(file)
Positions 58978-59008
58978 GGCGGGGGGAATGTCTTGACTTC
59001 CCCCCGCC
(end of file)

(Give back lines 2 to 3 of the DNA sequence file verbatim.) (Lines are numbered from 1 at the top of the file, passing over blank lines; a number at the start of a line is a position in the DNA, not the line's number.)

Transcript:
58978 GGCGGGGGGAATGTCTTGACTTC
59001 CCCCCGCC